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Interview: Jen Robinson, Jen Robinson’s Book Page

jen robinson's book page logo baby book worm image
Here’s another post in my series of children’s books blogger interviews.  Today I report on my interview with Jen Robinson (abbreviated “JR” below), who blogs at Jen Robinson’s Book Page.  Along with excellent children’s book reviews, Jen’s blog has a particular focus on child literacy.  She is also a leader in the online children’s literature community (the “kidlitosphere” as it is sometimes called), as you will see from the interview.  The point of these interviews, of course, is to help connect readers of Children’s Books and Reviews to some of the many other excellent websites focused on children’s books.  So, after reading the interview, I encourage you to check out Jen’s blog (link above), as well as the many excellent resources she mentions in the interview.  Thanks Jen!

Q: How and when did you become interested in thinking/writing about children’s books?

JR: I never stopped reading children’s books, just because I enjoyed them so much. I was also always an advocate of people helping kids to grow up to love books. I think that the whole growing bookworms concept [AMM: hence the bookworm graphic above] resonated with me because I loved books SO SO much as a child. And my love of books enriched my life, both subjectively (countless hours of pleasure) and objectively (high SAT scores, admission to my dream college, etc.). I was a grassroots advocate for literacy for years, long before there were blogs, but I always wished that I could do more. Blogging gave me a platform to work in an area that I was already passionate about. Continue reading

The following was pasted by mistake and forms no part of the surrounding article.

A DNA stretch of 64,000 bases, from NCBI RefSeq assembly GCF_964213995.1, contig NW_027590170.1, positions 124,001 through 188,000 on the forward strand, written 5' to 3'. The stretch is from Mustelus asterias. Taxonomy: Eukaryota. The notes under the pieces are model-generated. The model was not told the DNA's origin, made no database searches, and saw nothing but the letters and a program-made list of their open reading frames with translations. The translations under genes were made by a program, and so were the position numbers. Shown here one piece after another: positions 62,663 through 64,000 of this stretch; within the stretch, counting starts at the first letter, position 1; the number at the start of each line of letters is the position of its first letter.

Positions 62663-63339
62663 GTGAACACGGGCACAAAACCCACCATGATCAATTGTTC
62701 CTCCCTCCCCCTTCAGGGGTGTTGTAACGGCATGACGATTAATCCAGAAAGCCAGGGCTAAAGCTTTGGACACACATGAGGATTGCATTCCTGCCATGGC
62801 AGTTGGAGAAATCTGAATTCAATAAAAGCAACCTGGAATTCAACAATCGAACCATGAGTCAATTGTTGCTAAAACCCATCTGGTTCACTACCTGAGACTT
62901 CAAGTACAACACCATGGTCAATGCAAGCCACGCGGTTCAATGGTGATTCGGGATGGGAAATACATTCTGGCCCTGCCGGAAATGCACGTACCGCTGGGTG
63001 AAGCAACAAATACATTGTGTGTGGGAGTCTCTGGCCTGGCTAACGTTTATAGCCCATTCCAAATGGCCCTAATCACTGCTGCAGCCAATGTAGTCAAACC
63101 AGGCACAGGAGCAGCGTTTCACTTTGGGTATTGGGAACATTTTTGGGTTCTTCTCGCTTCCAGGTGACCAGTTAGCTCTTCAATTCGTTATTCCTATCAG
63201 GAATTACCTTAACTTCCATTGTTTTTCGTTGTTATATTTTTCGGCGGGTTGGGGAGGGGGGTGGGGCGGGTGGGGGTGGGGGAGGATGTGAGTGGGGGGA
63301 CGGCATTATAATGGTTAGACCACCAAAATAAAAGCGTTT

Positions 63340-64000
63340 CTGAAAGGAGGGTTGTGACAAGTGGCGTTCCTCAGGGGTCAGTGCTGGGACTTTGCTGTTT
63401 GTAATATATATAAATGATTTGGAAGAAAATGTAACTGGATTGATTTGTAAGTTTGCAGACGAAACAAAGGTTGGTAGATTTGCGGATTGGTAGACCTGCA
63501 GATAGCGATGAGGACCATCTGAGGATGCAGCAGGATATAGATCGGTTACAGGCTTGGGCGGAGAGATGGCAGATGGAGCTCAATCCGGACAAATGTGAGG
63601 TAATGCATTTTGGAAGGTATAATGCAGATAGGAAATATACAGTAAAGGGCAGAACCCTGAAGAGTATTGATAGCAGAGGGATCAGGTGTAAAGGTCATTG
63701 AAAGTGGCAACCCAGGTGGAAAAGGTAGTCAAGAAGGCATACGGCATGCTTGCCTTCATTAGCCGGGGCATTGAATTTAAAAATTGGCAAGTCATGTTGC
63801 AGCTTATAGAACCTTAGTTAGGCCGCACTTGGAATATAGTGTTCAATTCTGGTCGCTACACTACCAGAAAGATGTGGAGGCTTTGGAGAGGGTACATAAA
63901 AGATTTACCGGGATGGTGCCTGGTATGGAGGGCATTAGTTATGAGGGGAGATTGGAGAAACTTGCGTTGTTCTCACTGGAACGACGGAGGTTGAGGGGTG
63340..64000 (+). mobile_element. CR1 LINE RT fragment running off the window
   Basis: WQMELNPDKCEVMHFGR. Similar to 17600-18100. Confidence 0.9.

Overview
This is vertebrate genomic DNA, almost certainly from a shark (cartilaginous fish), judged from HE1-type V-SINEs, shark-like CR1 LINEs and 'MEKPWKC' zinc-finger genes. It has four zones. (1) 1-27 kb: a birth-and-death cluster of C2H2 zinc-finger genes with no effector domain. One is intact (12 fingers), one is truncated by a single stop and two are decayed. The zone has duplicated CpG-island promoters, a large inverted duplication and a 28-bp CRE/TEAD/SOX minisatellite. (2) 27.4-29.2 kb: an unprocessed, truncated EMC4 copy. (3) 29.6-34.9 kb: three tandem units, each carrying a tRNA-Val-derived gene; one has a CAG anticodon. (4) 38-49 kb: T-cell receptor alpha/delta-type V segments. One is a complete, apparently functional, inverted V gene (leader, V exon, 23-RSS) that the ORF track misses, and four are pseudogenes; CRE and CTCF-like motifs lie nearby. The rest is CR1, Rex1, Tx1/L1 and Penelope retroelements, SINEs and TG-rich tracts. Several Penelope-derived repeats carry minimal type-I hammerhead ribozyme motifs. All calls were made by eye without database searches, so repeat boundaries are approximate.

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The Complexity of Children’s Stories and Social Development

Harry Potter and the Deathly Hallows by J.K. Rowling cover art
What makes for good children’s books?  In this series on how to choose children’s books, I have suggested that choice-worthy children’s books have both subjective appeal, and developmental value.  In other words, good kids’ books are appealing to a child, and help her grow.